in sorting them into bowls
of polished purple.
It’s hard to believe we were once
hard-core cocktail swingers
stumbling home on night buses
to strum hungover songs
about our broken hearts.
Now there is fishing
before the storm breaks,
compost heaps, country walks.
Are we older? Are we wiser?
You still have glorious stories
about Sri Lankan drag queens
and first class train journeys
through whisky soaked
Marlene Dietrich celebrations.
I’m still scribbling in the face
of cancerous grief
and family disappointment.
So maybe all that’s changed
is that somewhere along the way,
despite the night terrors,
the flashbacks, the self reproach,
we found our kindred spirits,
our fellow travellers, who are able
to forgive us all our foolishness
and love us back.
You answer the door in your red dress
and a flurry of Prosecco cut glass windows
as I step into the real world once more
and am told that I look great.
Even if this is an exaggeration,
I tell myself I look well enough
that nobody would guess
how hard and long I peered into the mirror
before finding my inner Cinderella
and heading to a party in London.
Admittedly more of an afternoon
of sitting on a sofa while reminding
my little boy that your Miss Marple
is a cat that has other murders to solve.
Your so grown up girl helping him
build a fairy wonderland
that’s been rescued from her grandmother’s loft,
while your sister learns the rules
to being knocked over by kiss me better cushions.
We all admire your gift
for finding suitcases and stuffed ducklings
that somehow effortlessly say,
this is my home
and you are so very welcome
to celebrate the last of the summer
in a garden full of raindrops and friends.
There are wings in the window.
I point out the great whiteness
of the heron as he soars impossibly huge
against a sky bruised with early evening.
You say it’s already getting darker,
the summer a fish slipping through our fingers.
Our dove hotel still empty,
but the stream has a new island I have yet to see.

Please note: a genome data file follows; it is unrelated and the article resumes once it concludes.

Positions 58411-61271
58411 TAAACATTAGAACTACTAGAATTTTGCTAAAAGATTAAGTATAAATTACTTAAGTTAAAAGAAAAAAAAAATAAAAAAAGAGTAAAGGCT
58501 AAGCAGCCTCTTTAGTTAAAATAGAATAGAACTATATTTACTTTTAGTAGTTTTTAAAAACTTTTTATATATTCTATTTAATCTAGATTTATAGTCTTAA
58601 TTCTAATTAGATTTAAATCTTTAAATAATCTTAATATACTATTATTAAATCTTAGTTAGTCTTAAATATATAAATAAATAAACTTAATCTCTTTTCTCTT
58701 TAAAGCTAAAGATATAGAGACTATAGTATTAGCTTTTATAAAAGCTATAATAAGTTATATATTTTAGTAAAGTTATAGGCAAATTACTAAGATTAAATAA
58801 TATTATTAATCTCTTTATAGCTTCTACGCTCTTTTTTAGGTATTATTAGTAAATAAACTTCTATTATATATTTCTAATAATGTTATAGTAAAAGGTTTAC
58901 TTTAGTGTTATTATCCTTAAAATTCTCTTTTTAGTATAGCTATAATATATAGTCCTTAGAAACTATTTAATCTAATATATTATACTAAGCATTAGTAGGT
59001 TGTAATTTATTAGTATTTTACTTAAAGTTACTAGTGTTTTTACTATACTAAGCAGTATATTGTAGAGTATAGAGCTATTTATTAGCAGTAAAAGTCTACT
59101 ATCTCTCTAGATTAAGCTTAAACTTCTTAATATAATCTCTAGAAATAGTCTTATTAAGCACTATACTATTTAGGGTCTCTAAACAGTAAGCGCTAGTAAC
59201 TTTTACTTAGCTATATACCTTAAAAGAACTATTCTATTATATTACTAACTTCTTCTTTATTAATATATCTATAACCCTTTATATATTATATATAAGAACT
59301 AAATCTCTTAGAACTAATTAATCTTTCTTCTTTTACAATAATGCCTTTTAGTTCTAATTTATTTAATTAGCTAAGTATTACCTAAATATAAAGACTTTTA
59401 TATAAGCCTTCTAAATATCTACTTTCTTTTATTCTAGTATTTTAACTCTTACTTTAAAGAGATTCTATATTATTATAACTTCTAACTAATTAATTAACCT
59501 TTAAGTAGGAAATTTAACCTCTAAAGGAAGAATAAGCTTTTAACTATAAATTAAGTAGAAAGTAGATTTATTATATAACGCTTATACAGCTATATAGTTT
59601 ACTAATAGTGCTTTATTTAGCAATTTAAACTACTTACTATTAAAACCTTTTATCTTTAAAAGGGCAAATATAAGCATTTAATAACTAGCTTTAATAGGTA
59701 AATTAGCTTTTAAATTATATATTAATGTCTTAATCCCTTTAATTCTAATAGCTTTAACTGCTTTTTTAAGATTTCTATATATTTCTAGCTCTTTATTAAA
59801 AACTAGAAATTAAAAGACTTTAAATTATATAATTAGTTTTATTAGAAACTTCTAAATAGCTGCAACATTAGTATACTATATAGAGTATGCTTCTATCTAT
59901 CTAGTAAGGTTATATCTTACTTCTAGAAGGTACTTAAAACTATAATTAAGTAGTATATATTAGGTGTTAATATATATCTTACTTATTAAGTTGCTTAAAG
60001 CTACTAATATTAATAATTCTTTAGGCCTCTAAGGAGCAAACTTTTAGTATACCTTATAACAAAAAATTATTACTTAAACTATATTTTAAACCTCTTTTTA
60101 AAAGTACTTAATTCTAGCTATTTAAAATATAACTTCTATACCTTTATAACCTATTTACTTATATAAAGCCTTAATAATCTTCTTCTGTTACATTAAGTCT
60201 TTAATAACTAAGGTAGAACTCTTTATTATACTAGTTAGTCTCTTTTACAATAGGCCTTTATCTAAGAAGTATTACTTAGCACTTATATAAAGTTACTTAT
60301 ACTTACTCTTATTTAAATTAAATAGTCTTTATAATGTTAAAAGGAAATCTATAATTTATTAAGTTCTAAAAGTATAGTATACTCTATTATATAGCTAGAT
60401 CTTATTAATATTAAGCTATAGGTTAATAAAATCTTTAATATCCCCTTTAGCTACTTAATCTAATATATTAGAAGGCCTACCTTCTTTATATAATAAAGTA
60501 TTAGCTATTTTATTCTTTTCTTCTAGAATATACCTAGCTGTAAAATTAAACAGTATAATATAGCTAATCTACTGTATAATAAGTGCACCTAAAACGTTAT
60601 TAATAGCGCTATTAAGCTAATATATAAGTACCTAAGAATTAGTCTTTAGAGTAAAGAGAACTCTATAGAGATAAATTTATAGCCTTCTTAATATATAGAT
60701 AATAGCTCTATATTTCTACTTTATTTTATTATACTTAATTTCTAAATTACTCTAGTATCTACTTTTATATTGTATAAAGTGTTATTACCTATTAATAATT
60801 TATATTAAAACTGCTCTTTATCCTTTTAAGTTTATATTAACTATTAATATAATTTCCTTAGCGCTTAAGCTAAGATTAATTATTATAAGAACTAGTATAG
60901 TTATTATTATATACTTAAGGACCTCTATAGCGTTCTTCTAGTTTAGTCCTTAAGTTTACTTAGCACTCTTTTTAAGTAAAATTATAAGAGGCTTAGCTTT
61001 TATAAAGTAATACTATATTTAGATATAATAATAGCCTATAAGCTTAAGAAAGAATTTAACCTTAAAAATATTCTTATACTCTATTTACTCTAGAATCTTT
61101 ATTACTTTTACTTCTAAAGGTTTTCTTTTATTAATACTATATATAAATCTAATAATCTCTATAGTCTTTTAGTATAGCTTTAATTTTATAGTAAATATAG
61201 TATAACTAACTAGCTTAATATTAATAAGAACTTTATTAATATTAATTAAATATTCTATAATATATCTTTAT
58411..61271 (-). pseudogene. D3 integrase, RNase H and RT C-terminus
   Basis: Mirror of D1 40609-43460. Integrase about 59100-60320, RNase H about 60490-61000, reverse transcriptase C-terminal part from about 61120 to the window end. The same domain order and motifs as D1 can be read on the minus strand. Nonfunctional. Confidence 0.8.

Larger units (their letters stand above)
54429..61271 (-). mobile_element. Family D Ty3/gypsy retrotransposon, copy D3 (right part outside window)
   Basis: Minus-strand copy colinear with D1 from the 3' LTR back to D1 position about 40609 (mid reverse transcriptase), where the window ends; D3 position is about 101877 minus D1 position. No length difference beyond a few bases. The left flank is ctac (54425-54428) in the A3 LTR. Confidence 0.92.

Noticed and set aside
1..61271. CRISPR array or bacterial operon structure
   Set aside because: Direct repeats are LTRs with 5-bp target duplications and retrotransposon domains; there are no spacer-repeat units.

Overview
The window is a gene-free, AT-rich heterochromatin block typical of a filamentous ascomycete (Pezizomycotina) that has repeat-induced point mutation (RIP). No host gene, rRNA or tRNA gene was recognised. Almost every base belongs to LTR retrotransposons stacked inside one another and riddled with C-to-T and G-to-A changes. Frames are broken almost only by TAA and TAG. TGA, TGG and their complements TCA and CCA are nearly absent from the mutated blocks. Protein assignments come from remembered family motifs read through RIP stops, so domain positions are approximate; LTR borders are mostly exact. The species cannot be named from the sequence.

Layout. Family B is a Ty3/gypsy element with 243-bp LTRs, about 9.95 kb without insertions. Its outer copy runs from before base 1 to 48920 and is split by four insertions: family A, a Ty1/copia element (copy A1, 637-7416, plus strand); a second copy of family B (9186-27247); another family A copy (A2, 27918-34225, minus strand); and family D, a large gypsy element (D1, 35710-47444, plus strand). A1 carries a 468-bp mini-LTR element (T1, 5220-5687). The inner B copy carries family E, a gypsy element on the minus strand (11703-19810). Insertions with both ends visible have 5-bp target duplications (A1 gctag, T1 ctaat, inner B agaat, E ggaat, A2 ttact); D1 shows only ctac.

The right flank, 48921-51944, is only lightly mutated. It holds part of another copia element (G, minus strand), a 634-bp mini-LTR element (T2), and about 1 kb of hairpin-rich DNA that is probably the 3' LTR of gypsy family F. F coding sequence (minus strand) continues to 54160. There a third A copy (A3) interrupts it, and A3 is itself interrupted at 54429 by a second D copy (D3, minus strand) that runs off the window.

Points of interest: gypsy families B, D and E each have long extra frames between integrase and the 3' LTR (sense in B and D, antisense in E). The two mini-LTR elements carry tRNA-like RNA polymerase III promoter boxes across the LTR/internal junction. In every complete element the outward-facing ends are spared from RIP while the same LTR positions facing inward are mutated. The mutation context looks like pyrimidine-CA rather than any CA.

I think of a gangster’s sadness at wild ducks
leaving a swimming pool as I watch
the starlings steal our blueberries.
Sparrows are not grateful,
they dance in the hedges
making nests for babies who will fly away.
Still when our little boy brings us pigeon feathers,
we coo at their lightness, their freedom,
how they tickle under the chin.
I think maybe this sickness,
this nearly losing everything,
is a kind of migration,
a mirror that never stays still,
words written on water.
And at last I have a home,
a place to float back to.
So Sunday morning nearly three weeks after my mastectomy,
we sit in bed and you point at my pyjama top
saying ‘I want to see your boo boo.’
As if to let me know the sudden closing of bathroom doors
and secret showers have not gone unnoticed.
I hesitate before slowly unbuttoning.
You’re two years old, please don’t let this scar you for life,
the Halloween deformity of the dissolving stitches
where once there was warmth and comfort.
You consider what’s missing for a long moment.
Then you say ‘it looks like a smile.’
And of course it does, the long sweep
swirling upwards at each end, though this
would never have occurred to me in a million years.
I could nearly weep with gratitude
but you’re already on to the next game.
I’m wandering through a series of rooms shouting for my brother.
I know the house is haunted but I can’t see any ghosts.
Just a feeling of great danger that shimmers in the white walls.
There are shots and a note I can’t read.
I run to another house where nobody cares.
I wake thinking these are the nightmares I had as a child.
Endless corridors in homes that refused to stay still.
Walls closing in. Losing myself in the paper mirrors.
A voice in my head that sounds disappointed.
Creatures creeping out of the television.
A fruit market where my parents disappear.
Everyone talks about courage, strength,
keeping positive. Only you cry out
for me at four in the morning,
curling your head in my lap
and clutching your panda,
only you know that I’m still afraid
of the monster under the bed.